(Bloomberg) -- A quiet procession of down days is starting to add up in the S&P 500. Losses in eight of the last 10 sessions have pushed the stock market to a level where the psychology of dip-buying may finally get a meaningful test.

Investors face a lengthening list of headaches -- weakening earnings forecasts, the slow shift in Federal Reserve policy, and an overseas credit implosion. Against those influences stands simple conditioning: when prices have gone down in 2021, it’s been a safe bet they’ll bounce back. The result has been a market that is by one measure as resilient as it has been in 25 years. 

The latest retreat has deposited the S&P 500 on the edge of its comfort zone -- at a chart line serving as a floor for most of the last decade defined as its average price over the past 50 days. Twice this week, the benchmark gauge flirted with the threshold -- currently sitting at 4,436 -- before rebounding. But Friday’s selloff, the worst since August, sent the index several points below it.

“These trends always end at some point but boy, you have that kind of run and it’s hard not to take what you’ve seen work and continue to put it into action until it doesn’t work,”  JJ Kinahan, chief market strategist at TD Ameritrade, said in an interview. “Right now, it’s been a pretty reliable source of an area where buyers come in to help support the market.”

Bulls will have to wait until Monday, when trading conditions return to something closer to normal. Friday’s session was roiled by the expiration of stock and index options. The market has swooned into the options rollover on the third Friday of most months this year, only to rebound.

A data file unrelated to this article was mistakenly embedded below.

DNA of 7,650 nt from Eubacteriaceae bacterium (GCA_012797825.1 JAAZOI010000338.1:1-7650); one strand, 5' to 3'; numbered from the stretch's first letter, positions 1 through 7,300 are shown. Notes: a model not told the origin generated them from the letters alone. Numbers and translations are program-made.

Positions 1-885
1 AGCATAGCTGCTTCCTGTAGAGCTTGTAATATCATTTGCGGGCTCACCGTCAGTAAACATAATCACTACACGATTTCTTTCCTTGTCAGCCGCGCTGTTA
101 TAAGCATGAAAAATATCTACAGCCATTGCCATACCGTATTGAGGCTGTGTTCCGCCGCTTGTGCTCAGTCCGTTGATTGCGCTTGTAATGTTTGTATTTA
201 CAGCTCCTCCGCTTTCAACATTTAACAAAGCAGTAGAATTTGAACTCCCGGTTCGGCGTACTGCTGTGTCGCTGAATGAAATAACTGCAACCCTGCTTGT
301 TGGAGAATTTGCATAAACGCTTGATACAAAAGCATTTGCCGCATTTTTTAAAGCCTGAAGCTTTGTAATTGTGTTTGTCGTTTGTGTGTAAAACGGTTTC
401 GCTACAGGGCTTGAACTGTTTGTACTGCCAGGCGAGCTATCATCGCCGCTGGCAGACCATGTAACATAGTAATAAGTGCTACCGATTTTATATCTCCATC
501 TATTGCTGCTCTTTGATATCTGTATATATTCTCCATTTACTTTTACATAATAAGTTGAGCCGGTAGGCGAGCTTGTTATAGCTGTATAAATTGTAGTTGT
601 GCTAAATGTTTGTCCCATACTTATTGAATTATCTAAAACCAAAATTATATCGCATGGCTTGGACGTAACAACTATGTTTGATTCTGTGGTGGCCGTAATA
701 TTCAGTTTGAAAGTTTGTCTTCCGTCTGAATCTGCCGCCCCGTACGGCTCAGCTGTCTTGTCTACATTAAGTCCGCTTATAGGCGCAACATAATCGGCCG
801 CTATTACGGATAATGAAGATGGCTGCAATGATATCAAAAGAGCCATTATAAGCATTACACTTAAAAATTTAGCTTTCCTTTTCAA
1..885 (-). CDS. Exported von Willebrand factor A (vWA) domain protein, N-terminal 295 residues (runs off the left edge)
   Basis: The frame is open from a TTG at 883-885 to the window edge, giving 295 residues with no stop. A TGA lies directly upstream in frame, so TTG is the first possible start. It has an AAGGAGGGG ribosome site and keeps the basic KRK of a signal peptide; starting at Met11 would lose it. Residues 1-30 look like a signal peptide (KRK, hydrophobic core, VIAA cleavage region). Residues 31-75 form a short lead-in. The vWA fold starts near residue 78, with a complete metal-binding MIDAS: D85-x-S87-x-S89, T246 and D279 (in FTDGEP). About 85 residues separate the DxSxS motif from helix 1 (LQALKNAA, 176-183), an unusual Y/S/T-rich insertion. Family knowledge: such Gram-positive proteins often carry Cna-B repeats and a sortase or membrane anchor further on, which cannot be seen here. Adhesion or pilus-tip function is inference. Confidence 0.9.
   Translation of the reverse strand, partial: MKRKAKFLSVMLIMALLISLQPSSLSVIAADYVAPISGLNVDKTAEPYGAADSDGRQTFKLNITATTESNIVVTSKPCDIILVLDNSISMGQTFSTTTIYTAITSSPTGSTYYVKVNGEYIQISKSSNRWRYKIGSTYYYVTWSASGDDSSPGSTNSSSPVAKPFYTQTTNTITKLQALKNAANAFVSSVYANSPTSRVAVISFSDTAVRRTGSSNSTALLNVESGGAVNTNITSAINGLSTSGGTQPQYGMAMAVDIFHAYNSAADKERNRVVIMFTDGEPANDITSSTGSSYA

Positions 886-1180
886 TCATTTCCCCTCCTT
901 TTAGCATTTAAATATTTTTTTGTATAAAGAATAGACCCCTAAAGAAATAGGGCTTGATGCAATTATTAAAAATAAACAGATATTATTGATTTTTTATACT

Read more: How ‘OpEx’ Is Shaking Up the Third Week of the Month: QuickTake

The S&P 500 fell 0.6% in the five days for a second straight weekly decline, as investors, who are also awaiting the Fed’s meeting policy decision next Wednesday, watched moderate Democrats balking at President Joe Biden’s plans to raise taxes. The central bank is expected to hint at moving toward scaling back asset purchases and make a formal announcement in November. The Nasdaq 100 slipped 0.7% in the week, with Friday’s plunge its biggest since May. 

With economic data mixed and the uncertainty lingering over monetary and fiscal policies, bulls can at least take comfort in a chart line where bears have repeatedly been thwarted.

Every month, with the exception of April this year, the S&P 500 dipped to its 50-day average before bouncing back right away. As a result, the index has avoided back-to-back closings below the trendline for 219 straight sessions. That’s the longest run of buoyancy since 1996, according to data compiled by Bay Crest Partners and Bloomberg. 

In the week through Wednesday, during which the S&P 500 slipped toward its 50-day average, investors bought the dip and poured $46 billion into U.S. equity funds, the most since March, EPFR Global data compiled by Bank of America Corp. show. Demand for large-cap stocks were particularly strong, with funds scoring a record inflow of $28 billion. 

Strong fund inflows, along with a forceful return of corporate buybacks, have offered such a stable bid for stocks that these two drivers alone could lift the S&P 500 by 3% a quarter, according to an estimate by Deutsche Bank. But strategists including Parag Thatte and Binky Chadha don’t expect much upside into the yearend because investors can’t keep ignoring disappointing growth. 

“Flows and positioning do not move in a vacuum and in fact are closely tied to perceptions of growth”, the strategists wrote in a note. “With activity levels for industries relevant for S&P 500 companies already running far above trend, the risk remains that demand weakens significantly back towards trend.” 

Seema Shah, chief strategist at Principal Global Investors, disagrees, saying the economic backdrop remains constructive for stocks. Should investors keep the habit of buying the dip at the 50-day average, she says, more gains may be in store.

“The 50-day moving average has been a good spot for the past year to start adding exposure to equities,” Shah said in an interview. “For the most part, the backdrop remains positive. Retail sales were solid, claims keep improving, and rates remain low,” she added. “The real surprise into year-end could be a market that takes off to the upside.”

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